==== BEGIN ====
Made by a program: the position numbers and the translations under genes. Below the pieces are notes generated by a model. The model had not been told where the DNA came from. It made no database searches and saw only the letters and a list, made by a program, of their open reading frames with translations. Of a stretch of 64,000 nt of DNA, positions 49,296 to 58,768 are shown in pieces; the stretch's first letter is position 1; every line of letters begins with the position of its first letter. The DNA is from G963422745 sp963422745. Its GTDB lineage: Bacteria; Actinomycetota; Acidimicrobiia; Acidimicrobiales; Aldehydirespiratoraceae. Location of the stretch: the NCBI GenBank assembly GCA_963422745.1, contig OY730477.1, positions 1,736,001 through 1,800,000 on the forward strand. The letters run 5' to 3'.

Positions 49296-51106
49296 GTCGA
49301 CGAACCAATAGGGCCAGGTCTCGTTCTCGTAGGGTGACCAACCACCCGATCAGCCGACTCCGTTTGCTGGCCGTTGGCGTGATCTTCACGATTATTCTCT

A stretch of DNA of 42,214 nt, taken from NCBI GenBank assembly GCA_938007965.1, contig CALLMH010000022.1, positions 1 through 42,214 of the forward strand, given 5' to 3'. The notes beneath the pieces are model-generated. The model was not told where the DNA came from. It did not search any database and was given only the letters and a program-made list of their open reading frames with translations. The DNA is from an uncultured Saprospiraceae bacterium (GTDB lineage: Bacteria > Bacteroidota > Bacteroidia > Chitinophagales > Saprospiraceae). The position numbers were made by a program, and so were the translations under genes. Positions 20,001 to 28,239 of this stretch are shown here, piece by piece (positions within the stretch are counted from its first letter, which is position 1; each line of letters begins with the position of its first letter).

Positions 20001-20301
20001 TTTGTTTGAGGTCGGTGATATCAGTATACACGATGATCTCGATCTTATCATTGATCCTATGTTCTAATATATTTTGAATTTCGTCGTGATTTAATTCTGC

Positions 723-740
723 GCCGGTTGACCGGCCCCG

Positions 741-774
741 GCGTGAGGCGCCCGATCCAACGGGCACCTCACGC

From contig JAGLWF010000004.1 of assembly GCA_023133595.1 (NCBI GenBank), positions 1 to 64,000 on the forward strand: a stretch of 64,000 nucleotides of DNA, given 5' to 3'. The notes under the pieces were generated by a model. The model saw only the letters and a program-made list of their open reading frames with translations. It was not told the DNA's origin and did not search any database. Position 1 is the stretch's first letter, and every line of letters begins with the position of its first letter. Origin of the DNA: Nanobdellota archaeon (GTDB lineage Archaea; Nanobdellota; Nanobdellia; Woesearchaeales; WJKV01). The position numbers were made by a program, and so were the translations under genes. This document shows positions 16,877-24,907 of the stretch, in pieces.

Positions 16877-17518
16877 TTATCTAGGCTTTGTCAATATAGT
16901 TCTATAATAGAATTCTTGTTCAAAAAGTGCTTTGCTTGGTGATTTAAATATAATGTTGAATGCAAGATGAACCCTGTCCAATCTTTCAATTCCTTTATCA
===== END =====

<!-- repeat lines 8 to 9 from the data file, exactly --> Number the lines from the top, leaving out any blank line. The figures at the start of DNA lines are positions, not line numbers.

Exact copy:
Positions 723-740
723 GCCGGTTGACCGGCCCCG